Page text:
Tarell Alvin McCraney’s (co-writer for the screenplay Moonlight, based on his play In Moonlight Black Boys Look Blue) Choir Boygrabs your heart and soul with the exquisite performance by Jeremy Pope. I expect several nominations for both this play and Pope. Choir Boy, produced by Manhattan Theatre Club at the Samuel J. Friedman Theatre, asks about morality, with themes of sexual identity, pride, shame, legacies, and duty at the heart of the matter.
Set in a prestigious prep school for African American boys, Pharus Jonathan Young (Pope) is singing his solo for the school’s graduation. Fellow choir boy, Bobby Marrow (J. Quinton Johnson), whispers a homophobic slur that stuns Pharus into silence, causing a confrontation with the school’s headmaster, Morrow (Chuck Cooper) who is Bobby’s uncle. Pharus’s personality is definitely over-the-top, and though he does not admit to being gay, we all know he is. Pharus is a match for the headmaster, who threatens to take his esteemed position of choir leader away when he will not squeal on his nephew. Instead, Pharus uses his newfound power to oust the troublesome Bobby from the choir. Not only is Pharus flamboyant, but he is vocally gifted and knows it. Bobby plans of revenge and the choir boys are forced to choose sides: A.J. (John Clay III), Pharus’s straight roommate, tries to help; Junior (Nicholas L. Ashe), Bobby’s best friend, sees more than he wants; and David (Caleb Eberhardt), a scholarship student, has a grasp on religion that masks his true personality.
When Mr. Pendleton (played by Austin Pendleton), a highly regarded professor, comes out of retirement as a favor to the headmaster, he gets caught in the crossfire between Pharus and Bobby which speeds forward on a collision course.
It is the plays quite moments, such as when Pharus calls his mom or A.J. comforts Pharus, that the show breaks your heart.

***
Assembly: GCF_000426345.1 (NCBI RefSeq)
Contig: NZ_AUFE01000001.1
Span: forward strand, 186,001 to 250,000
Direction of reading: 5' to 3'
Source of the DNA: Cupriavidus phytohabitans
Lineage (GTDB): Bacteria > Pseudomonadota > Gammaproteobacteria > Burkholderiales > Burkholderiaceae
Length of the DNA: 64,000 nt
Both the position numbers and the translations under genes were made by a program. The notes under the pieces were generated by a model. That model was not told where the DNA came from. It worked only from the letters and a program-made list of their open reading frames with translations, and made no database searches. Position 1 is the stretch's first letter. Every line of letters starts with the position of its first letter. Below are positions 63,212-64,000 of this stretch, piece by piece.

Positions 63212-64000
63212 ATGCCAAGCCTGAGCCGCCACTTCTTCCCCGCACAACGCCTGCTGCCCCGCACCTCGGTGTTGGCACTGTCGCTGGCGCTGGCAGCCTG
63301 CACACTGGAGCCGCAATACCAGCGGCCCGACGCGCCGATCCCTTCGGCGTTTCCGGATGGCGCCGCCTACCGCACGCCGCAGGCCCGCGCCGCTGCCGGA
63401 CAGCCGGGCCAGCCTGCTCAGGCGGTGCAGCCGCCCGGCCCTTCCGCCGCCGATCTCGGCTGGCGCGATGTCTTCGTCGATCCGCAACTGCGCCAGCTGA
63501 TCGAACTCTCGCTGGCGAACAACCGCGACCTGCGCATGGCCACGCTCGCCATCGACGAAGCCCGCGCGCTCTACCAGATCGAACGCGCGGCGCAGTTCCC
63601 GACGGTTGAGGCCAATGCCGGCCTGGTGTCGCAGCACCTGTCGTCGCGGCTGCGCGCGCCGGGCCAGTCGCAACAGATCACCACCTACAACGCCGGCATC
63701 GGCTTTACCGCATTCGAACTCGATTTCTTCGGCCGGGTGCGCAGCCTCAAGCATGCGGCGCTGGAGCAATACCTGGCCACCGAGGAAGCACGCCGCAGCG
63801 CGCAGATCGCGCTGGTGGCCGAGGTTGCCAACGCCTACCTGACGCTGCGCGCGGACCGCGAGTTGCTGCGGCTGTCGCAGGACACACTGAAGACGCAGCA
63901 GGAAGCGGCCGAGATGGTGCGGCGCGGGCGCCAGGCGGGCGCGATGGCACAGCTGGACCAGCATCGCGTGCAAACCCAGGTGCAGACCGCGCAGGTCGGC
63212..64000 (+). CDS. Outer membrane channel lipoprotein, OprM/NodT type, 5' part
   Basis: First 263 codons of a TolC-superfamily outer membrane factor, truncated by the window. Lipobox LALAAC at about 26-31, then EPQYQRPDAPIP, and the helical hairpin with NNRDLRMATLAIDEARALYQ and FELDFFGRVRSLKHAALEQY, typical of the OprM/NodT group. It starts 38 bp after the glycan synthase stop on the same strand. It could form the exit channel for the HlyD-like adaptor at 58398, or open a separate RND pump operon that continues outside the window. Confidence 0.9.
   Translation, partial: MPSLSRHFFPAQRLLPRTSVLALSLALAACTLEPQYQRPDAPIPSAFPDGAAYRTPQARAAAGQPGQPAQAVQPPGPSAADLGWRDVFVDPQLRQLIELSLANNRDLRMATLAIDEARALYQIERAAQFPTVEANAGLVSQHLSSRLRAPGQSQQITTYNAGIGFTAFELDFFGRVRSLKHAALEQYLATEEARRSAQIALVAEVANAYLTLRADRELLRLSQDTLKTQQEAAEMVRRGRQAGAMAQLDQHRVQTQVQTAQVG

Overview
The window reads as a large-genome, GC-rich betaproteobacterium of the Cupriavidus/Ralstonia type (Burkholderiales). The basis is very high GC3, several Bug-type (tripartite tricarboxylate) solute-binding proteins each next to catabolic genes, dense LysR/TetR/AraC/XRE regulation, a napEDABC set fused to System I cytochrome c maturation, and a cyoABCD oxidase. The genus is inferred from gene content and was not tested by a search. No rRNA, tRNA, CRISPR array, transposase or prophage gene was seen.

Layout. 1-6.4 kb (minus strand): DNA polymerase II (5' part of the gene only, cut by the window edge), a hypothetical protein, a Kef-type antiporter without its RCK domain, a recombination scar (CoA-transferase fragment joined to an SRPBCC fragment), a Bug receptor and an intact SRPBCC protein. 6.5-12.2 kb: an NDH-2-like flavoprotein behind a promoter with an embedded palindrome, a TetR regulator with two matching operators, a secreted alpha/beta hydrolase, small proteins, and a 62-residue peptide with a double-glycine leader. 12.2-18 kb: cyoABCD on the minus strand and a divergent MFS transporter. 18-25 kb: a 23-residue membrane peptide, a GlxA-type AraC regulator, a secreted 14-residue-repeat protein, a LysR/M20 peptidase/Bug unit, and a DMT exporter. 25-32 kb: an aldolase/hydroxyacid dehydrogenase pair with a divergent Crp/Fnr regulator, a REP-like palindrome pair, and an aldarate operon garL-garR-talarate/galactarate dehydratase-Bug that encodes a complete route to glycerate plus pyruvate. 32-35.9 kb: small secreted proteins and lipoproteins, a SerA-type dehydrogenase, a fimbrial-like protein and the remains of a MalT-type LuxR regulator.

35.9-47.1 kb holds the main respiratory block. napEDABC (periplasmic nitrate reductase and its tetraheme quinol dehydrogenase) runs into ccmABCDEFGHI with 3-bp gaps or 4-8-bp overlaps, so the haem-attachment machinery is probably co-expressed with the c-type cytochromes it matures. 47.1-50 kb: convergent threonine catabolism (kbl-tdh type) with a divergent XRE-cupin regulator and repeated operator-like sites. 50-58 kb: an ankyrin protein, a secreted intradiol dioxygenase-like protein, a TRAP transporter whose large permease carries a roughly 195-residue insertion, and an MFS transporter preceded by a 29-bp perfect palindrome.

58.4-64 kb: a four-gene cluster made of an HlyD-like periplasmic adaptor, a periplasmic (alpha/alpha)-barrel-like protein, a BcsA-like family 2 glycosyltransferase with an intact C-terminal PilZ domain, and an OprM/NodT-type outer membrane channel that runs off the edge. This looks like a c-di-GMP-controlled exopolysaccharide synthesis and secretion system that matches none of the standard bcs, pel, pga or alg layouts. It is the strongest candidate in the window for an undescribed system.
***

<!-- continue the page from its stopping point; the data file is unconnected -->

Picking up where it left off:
The cast is extremely effective and wonderfully talented. We know who each of these people are, but it is the charismatic Pope in his star-making role of Pharus that steals the stage and our hearts.
Trip Cullman’s direction keeps the show moving and unguessable as to its outcome. The a capella spirituals by Jason Michael Webb, the musical director who did the arrangements and supplied the original music, Fitz Patton’s original music and sound design, the choreography by Camille A. Brown, Peter Kaczorowski’s lighting and David Zinn’s sets all helped to bring a well-done show.
Jeremy Pope and cast photo Photo: © Matthew Murphy
Tarell Alvin McCraney’s play, which was originally done in 2013 Off-Broadway, is inspiring and an emotional rollercoaster. I do think he sold out with his ending but was glad that the play did not go in either one of two directions I immediately thought it would go. I will think about this play for a while and consider it so far, the best play of the year and the best performance by an actor.
Choir Boy: Manhattan Theatre Club at the Samuel J. Friedman Theatre, 261 W. 47th St. until Feb 24th.
Ahead of the Broadway Opening of Lempicka The Longacre Theatre Is Showcasing Art Work By Tamara de Lempicka
The Longacre Theatre (220 W 48th St.), soon-to-be home of the sweeping new musical, Lempicka, is showcasing a curated selection of renowned artist Tamara de Lempicka’s most famous works. Eschewing traditional theatrical front-of-house advertising, the Longacre’s façade now boasts prints, creating a museum-quality exhibition right in the heart of Times Square. The musical opens on Broadway on April 14, 2024 at the same venue.
The Longacre’s outdoor exhibition includes works of Self Portrait (Tamara in a Green Bugatti) (1929), Young Girl in Green (1927), Nu Adossé I (1925), The Red Tunic (1927), The Blue Scarf (1930), The Green Turban (1930), Portrait of Marjorie Ferry (1932), Portrait of Ira P. (1930), Portrait of Romana de la Salle (1928), and Adam and Eve (1932).
Starring Eden Espinosa and directed by Tony Award winner Rachel Chavkin, Lempicka features book, lyrics, and original concept by Carson Kreitzer, book and music by Matt Gould, and choreography by Raja Feather Kelly.
Spanning decades of political and personal turmoil and told through a thrilling, pop-infused score, Lempicka boldly explores the contradictions of a world in crisis, a woman ahead of her era, and an artist whose time has finally come.
Young Girl in Green painted by Tamara de Lempicka (1927). Oil on plywood.